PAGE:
Irish American Susan Collins is calling for witnesses in the impeachment trial of President Donald Trump in the wake of new information included in John Bolton's book
Editor's Note: On January 27, Senator Susan Collins said in a tweet that she would support a call for witnesses in the ongoing impeachment trial of US President Donald Trump in the wake of new information from John Bolton, the former National Security Advisor of the United States:
My statement on Bolton developments. pic.twitter.com/3M59J7suts— Sen. Susan Collins (@SenatorCollins) January 27, 2020
Later, on January 31, Senator Collins tweeted that she will "vote in support of the motion to allow witnesses and documents to be subpoenaed" during Trump's impeachment trial:
I will vote in support of the motion to allow witnesses and documents to be subpoenaed. My full statement: https://t.co/VuhZv6CO5e pic.twitter.com/LhQlnvPaoc— Sen. Susan Collins (@SenatorCollins) January 31, 2020
Here are six things to know about Senator Collins:
1. Senator Collins is a fifth-generation Irish American on both parents’ sides.
Her mother’s name was McGuigan. Her uncle Sam was a prominent Maine judge, and the family operated a sawmill for several generations.
2. Ted Kennedy was one of her closest friends in the Senate.
She said they bonded over the “love for their Irish mothers." She attributes her bipartisan friendships to a shared Irish connection with so many Irish American pols.
3. Her hometown Caribou, Maine was a popular destination for many Irish.
According to the last Census, nearly one-fifth of the people in Caribou trace their roots to Ireland and actively cherish their Irish history, culture, and the contributions their ancestors made to the State of Maine.
4. Her first job was picking potatoes as a teenager.
Collins said she appreciated the connection to Ireland the work held for her.
“I am fortunate to have grown up amid the hard work, determination, innovation, and common sense that define this great industry. To me, nothing says ‘home’ like the sight of potato blossoms stretching as far as the eye can see and the heritage they demonstrate.”
5. She suffers from spasmodic dysphonia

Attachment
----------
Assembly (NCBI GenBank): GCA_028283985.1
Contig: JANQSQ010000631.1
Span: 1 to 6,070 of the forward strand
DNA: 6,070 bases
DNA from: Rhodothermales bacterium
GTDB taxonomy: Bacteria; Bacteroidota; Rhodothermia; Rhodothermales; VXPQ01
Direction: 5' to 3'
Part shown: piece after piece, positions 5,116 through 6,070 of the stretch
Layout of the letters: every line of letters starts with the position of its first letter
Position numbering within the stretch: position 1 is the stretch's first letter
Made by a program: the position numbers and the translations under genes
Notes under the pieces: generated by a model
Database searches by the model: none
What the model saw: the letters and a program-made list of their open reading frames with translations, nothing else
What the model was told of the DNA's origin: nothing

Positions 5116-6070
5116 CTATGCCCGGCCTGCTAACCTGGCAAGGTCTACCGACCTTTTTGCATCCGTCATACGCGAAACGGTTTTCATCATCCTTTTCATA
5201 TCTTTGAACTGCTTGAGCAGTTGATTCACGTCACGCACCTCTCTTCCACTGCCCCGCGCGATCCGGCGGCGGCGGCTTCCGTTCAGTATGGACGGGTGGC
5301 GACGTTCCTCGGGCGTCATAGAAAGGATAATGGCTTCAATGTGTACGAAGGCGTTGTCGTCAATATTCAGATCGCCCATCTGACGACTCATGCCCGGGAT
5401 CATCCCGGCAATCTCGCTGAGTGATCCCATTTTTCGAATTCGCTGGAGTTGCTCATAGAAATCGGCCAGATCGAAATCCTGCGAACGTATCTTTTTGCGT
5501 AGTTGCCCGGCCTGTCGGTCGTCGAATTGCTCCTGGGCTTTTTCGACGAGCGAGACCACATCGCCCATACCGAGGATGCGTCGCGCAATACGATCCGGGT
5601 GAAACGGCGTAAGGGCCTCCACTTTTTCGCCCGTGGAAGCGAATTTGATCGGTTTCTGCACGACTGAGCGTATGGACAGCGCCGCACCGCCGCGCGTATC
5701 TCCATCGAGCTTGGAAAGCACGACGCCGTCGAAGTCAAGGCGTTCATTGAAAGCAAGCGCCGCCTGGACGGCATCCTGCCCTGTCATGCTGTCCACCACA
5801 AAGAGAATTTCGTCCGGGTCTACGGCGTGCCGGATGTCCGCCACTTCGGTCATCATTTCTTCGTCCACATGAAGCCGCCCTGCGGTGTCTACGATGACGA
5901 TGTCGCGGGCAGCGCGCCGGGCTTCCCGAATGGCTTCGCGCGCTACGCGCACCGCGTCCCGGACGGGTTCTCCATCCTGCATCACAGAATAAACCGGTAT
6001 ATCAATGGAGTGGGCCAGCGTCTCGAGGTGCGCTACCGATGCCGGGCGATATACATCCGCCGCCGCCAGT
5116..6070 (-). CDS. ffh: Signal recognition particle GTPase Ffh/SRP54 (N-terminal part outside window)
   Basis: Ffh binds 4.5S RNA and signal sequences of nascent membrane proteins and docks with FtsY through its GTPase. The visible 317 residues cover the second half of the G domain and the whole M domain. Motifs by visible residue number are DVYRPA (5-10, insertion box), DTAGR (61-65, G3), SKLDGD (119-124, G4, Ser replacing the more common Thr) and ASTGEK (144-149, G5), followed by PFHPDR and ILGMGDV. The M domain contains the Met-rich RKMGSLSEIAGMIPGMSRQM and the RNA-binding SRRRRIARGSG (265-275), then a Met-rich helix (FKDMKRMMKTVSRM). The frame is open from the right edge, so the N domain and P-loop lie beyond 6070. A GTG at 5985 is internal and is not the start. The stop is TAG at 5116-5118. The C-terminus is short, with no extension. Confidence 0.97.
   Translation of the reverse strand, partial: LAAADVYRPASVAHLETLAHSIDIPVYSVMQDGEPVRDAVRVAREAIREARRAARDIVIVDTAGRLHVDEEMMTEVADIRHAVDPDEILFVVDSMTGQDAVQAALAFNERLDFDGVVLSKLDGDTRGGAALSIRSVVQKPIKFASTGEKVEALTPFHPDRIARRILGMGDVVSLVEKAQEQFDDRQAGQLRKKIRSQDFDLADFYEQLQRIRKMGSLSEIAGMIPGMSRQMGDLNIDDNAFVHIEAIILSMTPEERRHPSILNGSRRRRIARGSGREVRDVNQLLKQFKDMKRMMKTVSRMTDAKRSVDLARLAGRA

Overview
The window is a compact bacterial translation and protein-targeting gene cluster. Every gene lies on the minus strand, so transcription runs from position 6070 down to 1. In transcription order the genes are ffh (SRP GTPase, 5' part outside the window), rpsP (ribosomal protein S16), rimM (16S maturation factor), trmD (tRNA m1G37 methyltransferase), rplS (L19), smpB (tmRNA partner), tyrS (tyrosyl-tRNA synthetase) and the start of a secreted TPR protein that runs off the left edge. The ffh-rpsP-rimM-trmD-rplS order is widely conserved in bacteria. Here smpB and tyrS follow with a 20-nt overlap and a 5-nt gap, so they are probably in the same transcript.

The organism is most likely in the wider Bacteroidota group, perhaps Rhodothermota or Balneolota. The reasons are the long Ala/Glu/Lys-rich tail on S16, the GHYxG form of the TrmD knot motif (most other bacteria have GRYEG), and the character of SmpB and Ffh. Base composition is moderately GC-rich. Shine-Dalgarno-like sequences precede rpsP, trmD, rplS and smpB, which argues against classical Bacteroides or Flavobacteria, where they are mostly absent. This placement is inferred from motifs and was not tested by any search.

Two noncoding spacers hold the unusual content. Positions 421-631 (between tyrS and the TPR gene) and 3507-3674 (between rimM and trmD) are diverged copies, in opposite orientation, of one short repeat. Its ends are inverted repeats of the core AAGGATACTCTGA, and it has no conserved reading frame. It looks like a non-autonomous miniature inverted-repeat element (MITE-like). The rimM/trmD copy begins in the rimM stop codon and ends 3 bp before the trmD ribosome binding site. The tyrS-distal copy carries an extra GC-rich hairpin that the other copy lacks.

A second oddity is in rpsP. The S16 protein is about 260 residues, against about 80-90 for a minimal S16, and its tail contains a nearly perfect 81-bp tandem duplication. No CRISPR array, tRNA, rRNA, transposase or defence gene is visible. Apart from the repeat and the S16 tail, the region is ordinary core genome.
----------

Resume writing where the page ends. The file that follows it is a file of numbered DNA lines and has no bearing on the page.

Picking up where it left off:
Spasmodic dysphonia, also known as laryngeal dystonia, is a disorder in which the muscles that generate a person's voice go into periods of spasm. This results in breaks or interruptions in the voice, often every few sentences, which can make a person difficult to understand.
6. The Maine Irish Heritage Center (MIHC) honored U.S. Senator Susan Collins with the 2017 Claddagh Award.
She was given the award for her lifelong devotion to serving and improving communities throughout Maine, while always remembering and honoring her Irish roots.
Thank you to the Maine Irish Heritage Center for the 2017 Claddagh Award. As a 5th-generation Mainer, I am proud of the Irish heritage on both sides of my family. I was pleased to have my husband, mother, & brother w/ me as I received this recognition for my work serving Maine. pic.twitter.com/xH50zePXeq— Sen. Susan Collins (@SenatorCollins) November 17, 2017
“The Maine Irish Heritage Center is the steward of the inspiring story of our Irish ancestors making Maine a place where all are welcome, and where all work together to build something great and lasting,” said Senator Collins. “Growing up, I saw my parents live every day by the defining qualities of hard work, determination, and commitment to service. Standing tall for one’s beliefs is in our blood, while respecting the beliefs of others is in our hearts. I am honored to receive the Maine Irish Heritage Center’s 2017 Claddagh Award.”
.@SenatorCollins receives the Claddagh Award tonight from Maine Irish Heritage Center. Slainte! pic.twitter.com/sb1NfGR0oe— Pat Callaghan (@PatCallaghan6) November 11, 2017
During the ceremony, Senator Collins and attendees were shown recorded video messages from former Vice President of the United States Joe Biden and U.S. Senator Angus King (I-ME) congratulating Senator Collins on receiving this prestigious award.
Senator Collins is the 10th annual Claddagh recipient and joins ranks that include former U.S. Senator George Mitchell, who represented Maine in the United States Senate for 15 years, and former Governor Joseph Brennan, who held office from 1979 to 1987.